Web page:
Looking young for her age!

The Little Mermaid
She is pretty small and set against an industrial background, you can understand why some find visiting the Little Mermaid a rather disappointing experience.  But as Copenhagen celebrates the statue’s centenary today, I find myself drawn more and more to what’s become Denmark’s most famous landmark.

Little Mermaid and crowd
Perhaps it’s because ‘Den Lille Havfrue’ (see, I am trying with my Danish) has lived quite a life. She’s lost her head at least twice, had her right arm sawn-off, been knocked off her perch by explosives and been vandalised on several occasions. A few years ago there was even talk of moving her altogether. That did actually happen – but only for an exhibition in China in 2010. Thankfully she’s back where she belongs.

And although Hans Christian Andersen’s original story was a fairy tale, I don’t remember it having a particularly happy ending. Perhaps we shouldn’t be surprised then that the statue of the Little Mermaid has suffered so much. But standing on shore looking out at the rock on which she sits, I doubt many would ever know her painful past.

If you want to know more detail, take a look at this graphic history via VisitDenmark.com

Infographic

Click to enlarge

Come on Princess Leia! Faster! Faster!

When people tell me it’s as easy as riding a bike, alarm bells start ringing.  I don’t find cycling – particularly while pulling my son Charlie along in the trailer behind me  – that easy at all!  But after a few weeks in the saddle, I am beginning to re-discover how enjoyable and safe cycling can be.

So as I crawl along Copenhagen’s bike lanes, panting as I’m overtaken by yet another child on their way to school, with Charlie shouting ‘Come on Princess Leia! Faster! Faster!’ (what is it with boys and Star Wars?)  I assure myself I am going to get quicker.

Because to live in this city you just have to ride a bike. More than a third of people here cycle to work or school every day. They take it so seriously that there’s even a Cycling Embassy of Denmark.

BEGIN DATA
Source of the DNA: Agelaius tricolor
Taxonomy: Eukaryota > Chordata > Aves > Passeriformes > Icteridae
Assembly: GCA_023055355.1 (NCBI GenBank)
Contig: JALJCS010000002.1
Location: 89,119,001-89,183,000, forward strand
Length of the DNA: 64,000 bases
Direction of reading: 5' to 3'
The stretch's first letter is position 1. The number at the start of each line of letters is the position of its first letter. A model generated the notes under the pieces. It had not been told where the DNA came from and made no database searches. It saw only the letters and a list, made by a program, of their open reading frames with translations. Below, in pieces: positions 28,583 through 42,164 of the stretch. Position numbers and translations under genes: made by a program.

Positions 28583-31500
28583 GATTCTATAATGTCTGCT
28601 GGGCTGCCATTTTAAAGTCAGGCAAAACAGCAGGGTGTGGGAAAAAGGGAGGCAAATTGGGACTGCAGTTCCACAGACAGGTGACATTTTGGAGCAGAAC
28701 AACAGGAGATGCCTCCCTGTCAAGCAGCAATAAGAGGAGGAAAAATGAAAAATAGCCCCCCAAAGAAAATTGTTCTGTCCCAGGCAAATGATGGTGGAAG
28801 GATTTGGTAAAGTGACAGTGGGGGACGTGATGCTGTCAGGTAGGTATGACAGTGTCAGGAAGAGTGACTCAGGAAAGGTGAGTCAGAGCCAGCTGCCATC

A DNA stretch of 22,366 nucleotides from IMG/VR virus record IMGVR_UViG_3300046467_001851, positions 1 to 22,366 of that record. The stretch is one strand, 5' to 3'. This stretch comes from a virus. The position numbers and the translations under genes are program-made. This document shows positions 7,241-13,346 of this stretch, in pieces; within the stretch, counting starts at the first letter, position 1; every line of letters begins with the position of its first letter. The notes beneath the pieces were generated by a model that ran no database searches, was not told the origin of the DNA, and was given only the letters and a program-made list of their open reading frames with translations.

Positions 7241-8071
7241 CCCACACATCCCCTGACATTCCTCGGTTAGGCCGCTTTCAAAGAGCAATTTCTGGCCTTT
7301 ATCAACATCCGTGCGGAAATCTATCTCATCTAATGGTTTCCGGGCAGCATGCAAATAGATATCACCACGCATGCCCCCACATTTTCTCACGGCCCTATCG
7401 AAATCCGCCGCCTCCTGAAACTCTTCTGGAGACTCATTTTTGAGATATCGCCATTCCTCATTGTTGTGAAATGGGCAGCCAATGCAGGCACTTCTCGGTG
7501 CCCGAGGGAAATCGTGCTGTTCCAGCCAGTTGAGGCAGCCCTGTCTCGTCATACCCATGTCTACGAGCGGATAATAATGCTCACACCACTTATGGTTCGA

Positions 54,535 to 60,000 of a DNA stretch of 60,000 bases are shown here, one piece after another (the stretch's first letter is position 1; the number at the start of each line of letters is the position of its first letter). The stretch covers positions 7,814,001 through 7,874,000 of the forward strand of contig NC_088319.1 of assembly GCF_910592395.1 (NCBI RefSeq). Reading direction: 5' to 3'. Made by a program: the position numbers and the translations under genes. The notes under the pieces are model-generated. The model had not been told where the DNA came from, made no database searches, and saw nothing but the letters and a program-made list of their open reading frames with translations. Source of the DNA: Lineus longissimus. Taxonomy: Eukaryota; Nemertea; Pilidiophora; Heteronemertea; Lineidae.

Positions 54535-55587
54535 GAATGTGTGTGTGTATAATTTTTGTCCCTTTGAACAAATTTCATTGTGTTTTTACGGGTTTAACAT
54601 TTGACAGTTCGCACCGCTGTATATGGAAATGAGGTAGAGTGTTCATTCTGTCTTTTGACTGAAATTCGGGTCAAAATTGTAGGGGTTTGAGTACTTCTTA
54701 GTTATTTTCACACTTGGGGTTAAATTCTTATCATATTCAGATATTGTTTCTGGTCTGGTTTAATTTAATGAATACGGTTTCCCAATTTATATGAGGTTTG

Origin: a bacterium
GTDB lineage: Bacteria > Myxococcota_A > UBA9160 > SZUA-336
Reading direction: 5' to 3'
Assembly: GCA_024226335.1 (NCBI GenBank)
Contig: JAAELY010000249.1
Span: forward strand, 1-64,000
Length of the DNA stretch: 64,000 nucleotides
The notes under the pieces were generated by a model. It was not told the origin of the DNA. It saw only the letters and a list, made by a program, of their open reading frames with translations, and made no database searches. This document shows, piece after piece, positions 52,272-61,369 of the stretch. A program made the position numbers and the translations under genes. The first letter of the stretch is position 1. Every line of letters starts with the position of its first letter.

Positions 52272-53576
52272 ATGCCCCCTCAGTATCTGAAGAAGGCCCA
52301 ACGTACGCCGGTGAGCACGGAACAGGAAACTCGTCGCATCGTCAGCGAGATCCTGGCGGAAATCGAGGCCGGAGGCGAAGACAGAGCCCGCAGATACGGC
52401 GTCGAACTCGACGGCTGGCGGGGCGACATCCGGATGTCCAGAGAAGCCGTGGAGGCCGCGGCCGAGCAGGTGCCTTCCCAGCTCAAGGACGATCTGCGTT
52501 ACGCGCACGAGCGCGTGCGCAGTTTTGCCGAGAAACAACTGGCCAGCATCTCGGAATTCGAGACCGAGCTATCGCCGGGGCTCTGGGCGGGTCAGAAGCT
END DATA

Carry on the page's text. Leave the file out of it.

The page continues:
The morning commuteEveryone travels by bike!

This though is not simply a nation of lycra-clad cyclists. Of course they exist, but most people I see on my morning commute are just like me (though traveling a little faster).  The women look incredibly glamorous – some even wearing high heels as they chat away to their friend cycling next to them. (The cycle lanes are wide enough for two or three bikes.) They don’t even break out in a mild sweat. And bad weather seems to make no difference.

Even though I’m struggling to keep up,  it’s so easy to cycle here. In and around Copenhagen there are 1,000 kilometres (more than 620 miles) of bike paths. Most are separated from the road by curbstones.  It also helps that that this city is so flat.

If I’m honest I’d rather cycle here than drive. Motorists have to give way to bikes and turning right while trying to avoid cyclists (who are allowed to undertake) feels pretty hazardous.  But there are strict rules that must be followed including using hand signals and obeying the traffic light system.

Christiania bikesBikes on Nyhavn

So it’s interesting to watch the UK cycling campaign from Copenhagen.  London has made significant strides under mayor Boris Johnson.  The Prime Minister, David Cameron, has pledged tens of millions of pounds to promote cycling across England. And in the House of Commons, in a couple of weeks time, MPs will debate how best to get people on their bikes.

But let’s remember it’s taken more than 30 years and a whole lot of cash to create such a safe cycling network across Denmark.  In the UK that would mean a long-term strategy and a strong political will to change the status quo.  Until that happens, I’m afraid I would still feel very nervous getting on my bike (or one of Boris’s) to take my son to school in London.

Also check out: cyclechic.com

A Forrest in the Forest on Friday 9th August

08.00 – Arrive at a small kindergarten in Copenhagen, 15 minutes bike ride from where we live. Inside Charlie plays with other children. Breakfast is served for those who arrive between 7-8am.
08.25 – Charlie and twenty or so other children get on a bus with the staff (and me) as we take a 20 minute drive out to the forest school.

forest school
08.50 – Get off the bus and Charlie heads straight for the muddy puddles and peddle carts.
09.00 – Charlie is finally wearing boots but he’s already filthy. Still, he’s smiling!
09.20 – Thomas, one of the adults (they don’t call them teachers here) asks Charlie to help him. They’re watering the vegetables.  (They eat much of what’s grown here for their lunches.)
09.45 – Charlie is now in the woods with Thomas along with other boys and girls. They’re finding and collecting tiny frogs and toads in a bucket.
10.30 – Charlie joins another group in the large sandpit. They’re building a sand volcano which produces its own lava….. with the help of a hose.